I poured 250mls (1 standard cup) of water into the rice cooker bowl and preheated it while I was making up the cake mix. Then I put the mix into the cake ring, covered it with a plate to stop condensation dripping onto the cake, put the cake ring into the ‘cradle’, and lowered the whole lot into the rice cooker. I left it for 40 minutes and the rice cooker had not yet started counting down the last 12 minutes so I took the cake out to check. It wasn’t quite done in the middle so I put it back to finish cooking, which meant my rice cooker had lost heat and had to come back up to temperture before it started cooking again. Next time, I won’t be so impatient. Another 10-15 minutes would have seen it cooked the first time.

    The cake is, of course, a bit pale due to no direct heat to brown it, but it tastes delicious. I could ice it but as I have a carton of ready-made custard to use up, I’ll serve the cake as dessert with custard over it.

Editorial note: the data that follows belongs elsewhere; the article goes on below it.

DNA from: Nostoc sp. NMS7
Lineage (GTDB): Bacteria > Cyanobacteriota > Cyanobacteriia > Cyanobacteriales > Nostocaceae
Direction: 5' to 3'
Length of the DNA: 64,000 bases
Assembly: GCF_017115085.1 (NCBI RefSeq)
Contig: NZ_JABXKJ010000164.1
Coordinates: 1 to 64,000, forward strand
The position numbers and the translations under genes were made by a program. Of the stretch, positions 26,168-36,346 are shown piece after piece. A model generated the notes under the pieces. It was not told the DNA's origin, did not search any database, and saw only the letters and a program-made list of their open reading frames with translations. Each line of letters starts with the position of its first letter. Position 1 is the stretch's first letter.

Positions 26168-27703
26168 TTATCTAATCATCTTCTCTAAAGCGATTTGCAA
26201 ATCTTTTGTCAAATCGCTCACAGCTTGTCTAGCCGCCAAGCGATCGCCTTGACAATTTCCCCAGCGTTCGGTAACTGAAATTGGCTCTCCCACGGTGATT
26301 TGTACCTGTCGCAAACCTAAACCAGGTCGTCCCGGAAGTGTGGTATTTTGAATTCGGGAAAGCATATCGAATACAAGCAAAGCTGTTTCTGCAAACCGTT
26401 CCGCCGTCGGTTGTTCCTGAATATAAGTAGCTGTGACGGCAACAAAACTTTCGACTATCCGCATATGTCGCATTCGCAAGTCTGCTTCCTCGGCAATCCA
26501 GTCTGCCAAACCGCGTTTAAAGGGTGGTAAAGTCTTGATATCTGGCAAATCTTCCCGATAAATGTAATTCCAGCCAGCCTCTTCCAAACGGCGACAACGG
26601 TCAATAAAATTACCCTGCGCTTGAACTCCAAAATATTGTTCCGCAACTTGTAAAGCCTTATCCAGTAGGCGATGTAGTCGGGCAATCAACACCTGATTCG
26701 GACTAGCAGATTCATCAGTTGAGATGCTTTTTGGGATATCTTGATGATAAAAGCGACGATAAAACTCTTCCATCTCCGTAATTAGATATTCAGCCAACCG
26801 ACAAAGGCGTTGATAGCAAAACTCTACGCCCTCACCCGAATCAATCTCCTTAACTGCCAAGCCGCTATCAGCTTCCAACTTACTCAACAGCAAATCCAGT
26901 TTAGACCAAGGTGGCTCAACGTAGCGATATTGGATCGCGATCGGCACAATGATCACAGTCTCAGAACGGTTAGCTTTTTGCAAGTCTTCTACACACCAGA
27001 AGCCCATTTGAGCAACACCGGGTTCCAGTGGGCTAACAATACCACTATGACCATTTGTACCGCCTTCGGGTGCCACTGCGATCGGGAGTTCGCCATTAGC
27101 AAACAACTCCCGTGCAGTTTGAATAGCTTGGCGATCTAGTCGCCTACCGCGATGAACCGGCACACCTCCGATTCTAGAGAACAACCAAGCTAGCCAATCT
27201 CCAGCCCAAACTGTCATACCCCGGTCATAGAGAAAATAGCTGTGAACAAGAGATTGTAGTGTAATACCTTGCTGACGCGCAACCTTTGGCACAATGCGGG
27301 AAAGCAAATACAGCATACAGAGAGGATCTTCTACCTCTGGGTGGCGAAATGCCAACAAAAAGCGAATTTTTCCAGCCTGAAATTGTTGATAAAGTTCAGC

Oh, and a couple of changes to the recipe: I used canola oil to avoid the hassle of melting butter. And I decided to use soft brown sugar but inadvertantly put in 1 cup instead of 3/4 of a cup. By mistake I picked up my 1/3 cup measure instead of the 1/4 cup one! Didn’t seem to have any adverse effects. I also added about 1/2 teaspoon of vanilla essence.

    Now that I have everything sussed out, it will be a piece of cake (excuse the pun) to make this cake again.